In a hearing from which the Press were excluded, John Cooper KC argued that the jury had been left with the false impression that there were ‘no other viable alternative suspects’, according to a ruling made by trial judge Mrs Justice Yip.

He highlighted how Nee had ‘generally made enemies’ and had been shot at twice before.

Nee’s account to police of who might have wanted him dead varied over time, with the finger at one stage pointed at convicted armed robber Lee Hickman.

READ MORE – The three fatal shootings in a week which rocked Liverpool: How Ashley Dale was gunned down a day before Olivia Pratt Korbell

Cashman’s trial heard that police were aware of an alleged ‘feud’ between the Hickman and Nee families.

But the judge branded Nee’s account ‘vague and speculative’ and ruled it inadmissible.

She said putting the other names before the jury based on ‘unsubstantiated intelligence’ would be seen as an attempt by Cashman’s defence team to ‘muddy the water’.

The alleged involvement of Barry and Zeisz – and the claims of a rivalry between Nee and Harrison’s group – could not be reported until the trio had stood trial for the murder of Ms Dale.

For their part, the prosecution said police had eliminated Barry and Zeisz – who at that stage was still on the run – as being the gunman, along with Hickman, now 36, and his three brothers.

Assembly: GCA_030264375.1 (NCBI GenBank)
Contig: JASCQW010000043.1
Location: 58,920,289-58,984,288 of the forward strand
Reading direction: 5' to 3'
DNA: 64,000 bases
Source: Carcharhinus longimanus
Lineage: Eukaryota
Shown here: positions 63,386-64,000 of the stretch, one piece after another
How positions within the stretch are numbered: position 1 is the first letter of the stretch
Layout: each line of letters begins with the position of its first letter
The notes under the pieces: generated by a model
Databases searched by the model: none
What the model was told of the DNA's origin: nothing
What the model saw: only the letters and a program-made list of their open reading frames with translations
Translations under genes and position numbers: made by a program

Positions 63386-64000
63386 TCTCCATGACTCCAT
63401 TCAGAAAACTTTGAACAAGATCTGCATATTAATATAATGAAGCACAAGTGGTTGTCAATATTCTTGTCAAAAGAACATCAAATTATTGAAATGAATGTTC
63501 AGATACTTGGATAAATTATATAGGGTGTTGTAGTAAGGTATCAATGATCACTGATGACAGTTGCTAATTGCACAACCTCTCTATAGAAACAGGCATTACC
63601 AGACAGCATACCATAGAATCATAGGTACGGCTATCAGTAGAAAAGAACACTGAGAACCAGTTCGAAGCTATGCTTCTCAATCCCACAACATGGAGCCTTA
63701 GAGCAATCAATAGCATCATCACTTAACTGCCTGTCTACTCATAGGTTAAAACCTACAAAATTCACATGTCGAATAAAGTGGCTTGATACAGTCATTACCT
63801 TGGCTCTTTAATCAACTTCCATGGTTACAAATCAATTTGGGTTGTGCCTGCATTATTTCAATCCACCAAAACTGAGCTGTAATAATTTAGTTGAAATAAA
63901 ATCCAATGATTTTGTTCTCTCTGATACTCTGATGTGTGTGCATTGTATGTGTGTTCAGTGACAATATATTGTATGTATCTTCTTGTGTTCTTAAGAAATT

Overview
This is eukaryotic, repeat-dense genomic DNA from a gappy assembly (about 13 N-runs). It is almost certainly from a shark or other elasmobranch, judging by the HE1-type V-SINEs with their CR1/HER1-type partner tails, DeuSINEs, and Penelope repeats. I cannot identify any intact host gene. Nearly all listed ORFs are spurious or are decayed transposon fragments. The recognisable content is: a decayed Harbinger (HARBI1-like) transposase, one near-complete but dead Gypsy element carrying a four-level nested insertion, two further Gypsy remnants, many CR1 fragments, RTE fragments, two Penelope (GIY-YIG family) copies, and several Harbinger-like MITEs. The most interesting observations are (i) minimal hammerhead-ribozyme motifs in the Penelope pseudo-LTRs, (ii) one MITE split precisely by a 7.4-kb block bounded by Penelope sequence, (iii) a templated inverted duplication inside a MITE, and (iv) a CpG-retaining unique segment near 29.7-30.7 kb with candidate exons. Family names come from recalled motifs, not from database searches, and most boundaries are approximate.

In the event, jurors took just nine hours to convict Cashman of murdering Olivia.

Her shooting was just one of 49 ‘reckless’ firearm discharges in the Liverpool city region over the course of 2022.

As with the schoolgirl, neither Ms Dale nor Ms Edwards was the intended target of their killer.

The two women were both shot using Czech-manufactured Skorpion machine pistols capable of discharging 850 rounds a minute, as were Mr Rimmer, whose killing remains unsolved.

Ms Dale was shot in the back garden of her home in Old Swan, Liverpool (pictured) 

These fearsome weapons have been involved in eight shootings in the space of two years in Merseyside alone.

Bought legally in European countries, blank-firing or deactivated weapons can be smuggled across the Channel before being converted into firing live rounds in illicit back-street gun factories.

While detectives will not speak publicly on whether the spate of gun murders which blighted Merseyside in 2022 are linked, they admit their success in tackling organised crime may have created a ‘vacuum’ which led to renewed ‘fall-outs’.

More than 100 criminals from the area have been locked up for more than 1,000 years as a result of the hacking of the Encrochat messaging service in 2020.

After Olivia’s death became the third fatal shooting in Merseyside in the space of seven days, Merseyside Police was awarded £350,000 by the Home Office for a pilot to tackle criminal gangs.

Called Clear, Hold, Build, the initiative is intended to help law-abiding communities stop a new gang moving in when the previous one is ‘obliterated’.

In its first three months, the programme led to 420 arrests, with 11 firearms and 90 vehicles seized.